Danny Vascarelli an employee of Calgary record store Melodiya Records agrees.
"There are always enough people that want the whole tangible thing and I think people appreciate that," he says. "Sound quality is a big thing. Even a casual listener should be able to notice that vinyl is not as thin-sounding."
Some of the music world is more generous to acknowledge the virtues of many media, digital included.
"I understand that vinyl and analogical technology has certain advantages over digital technology because of the range of frequencies that you can achieve," says Sallis. "On the other hand, digital technology has a crispness of rhythm that you can't get with analogical technology. I can still hear Bach on a CD and if there are a few frequencies missing on the top and the bottom, it doesn't really change the view."
The debate over music medium even goes past the sounds themselves and concerns the intellectual content and how actively people are experiencing their music.
"Today, anyone can buy a walkman or a CD player and go into a store online," says Sallis. "You don't need an education, you don't need to know anything at all. You just push a button. Now, this has meant that this music is now out there and is being listened to, but with no prior knowledge. This music was not composed for this public. What people are getting out of this music is now the question."
Sallis adds that when music was associated with social status outright, it was implicitly accompanied with the need to engage.
"The music was written in such a way that it demands active listening and intellectual engagement and concentration," he says. "Of course, this was not available to most people in the 19th century and it's not really available to most people in the 21st century either. I think that, in many cases, the people that purchase this music are not aware of how rich it is and sometimes, it's used as musical wallpaper. A lot of people today, because of the lack of information, are not able to distinguish music that is commercially produced as wallpaper and is really nothing more than that and highly sophisticated pieces that should not be listened to as just wallpaper."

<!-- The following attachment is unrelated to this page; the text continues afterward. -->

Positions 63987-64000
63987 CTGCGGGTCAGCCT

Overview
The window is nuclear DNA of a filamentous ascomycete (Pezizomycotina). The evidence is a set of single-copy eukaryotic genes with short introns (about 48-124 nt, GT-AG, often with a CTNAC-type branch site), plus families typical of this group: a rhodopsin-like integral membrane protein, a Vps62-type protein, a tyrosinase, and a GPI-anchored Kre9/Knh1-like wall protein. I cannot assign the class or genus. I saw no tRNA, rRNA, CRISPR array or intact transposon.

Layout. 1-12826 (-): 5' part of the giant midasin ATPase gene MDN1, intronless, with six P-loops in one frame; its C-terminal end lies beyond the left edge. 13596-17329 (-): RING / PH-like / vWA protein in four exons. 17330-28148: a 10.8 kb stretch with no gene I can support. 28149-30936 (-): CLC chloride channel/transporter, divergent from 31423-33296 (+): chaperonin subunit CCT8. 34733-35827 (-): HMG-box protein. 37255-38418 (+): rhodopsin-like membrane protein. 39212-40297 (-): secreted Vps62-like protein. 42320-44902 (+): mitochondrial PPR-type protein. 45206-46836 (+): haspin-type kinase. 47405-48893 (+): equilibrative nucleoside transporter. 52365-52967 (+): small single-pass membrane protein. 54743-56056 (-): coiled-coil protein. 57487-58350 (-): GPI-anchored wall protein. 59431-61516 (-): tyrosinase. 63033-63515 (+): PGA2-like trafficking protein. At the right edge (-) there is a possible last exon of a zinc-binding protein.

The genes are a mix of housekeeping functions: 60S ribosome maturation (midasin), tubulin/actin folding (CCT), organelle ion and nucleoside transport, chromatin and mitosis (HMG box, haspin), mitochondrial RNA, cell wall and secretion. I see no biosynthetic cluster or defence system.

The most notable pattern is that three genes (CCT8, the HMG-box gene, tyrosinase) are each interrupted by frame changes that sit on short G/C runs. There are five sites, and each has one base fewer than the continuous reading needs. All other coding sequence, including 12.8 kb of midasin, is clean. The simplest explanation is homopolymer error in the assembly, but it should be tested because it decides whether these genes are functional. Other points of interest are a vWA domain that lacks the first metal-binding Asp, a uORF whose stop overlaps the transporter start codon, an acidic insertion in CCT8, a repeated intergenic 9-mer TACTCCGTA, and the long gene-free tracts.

What most people can agree on is that music created conscientiously needs more attention in order to be appreciated fully, but that only a small sector of the population has the means to cultivate the appreciative skill. While social class is not necessarily a determining factor in what music people listen to, society is creating a new, more subversive, caste system centred around the music itself, solidifying the "discrimination factor" as an inevitability.
The impending death of the music industry or how digital music saved vinyl
The Canadian Recording Industry Association is one of the strongest voices in the highly-publicized battle between the record industry and the impending digital era. Their website is host to various articles detailing sharp decreases in sales-35 per cent in 2007's first quarter-as well as pages trying to dispel myths about digital downloading and urge people to keep buying to support the industry.
Most notably, the CRIA is part of the music sector that is looking to reams of copyright reforms as the main way to protect the industry and the artists. Though their doom-and-gloom forecast for the future of the music industry may be a little hasty, there are those who concede that some things definitely need to be restructured.
"In the next five years, there will be no physical representations of music anymore," says Rollie Pemberton, who performs as the rap artist Cadence Weapon. "No CDs or records or whatever. There will be no record stores anymore and everything will be online."
Those in the thick of underground, independent and art music have taken a different approach to the issue of industry sustainability, citing the move to digital as something that could help them flourish as well as noting that CDs are likely what will become obsolete.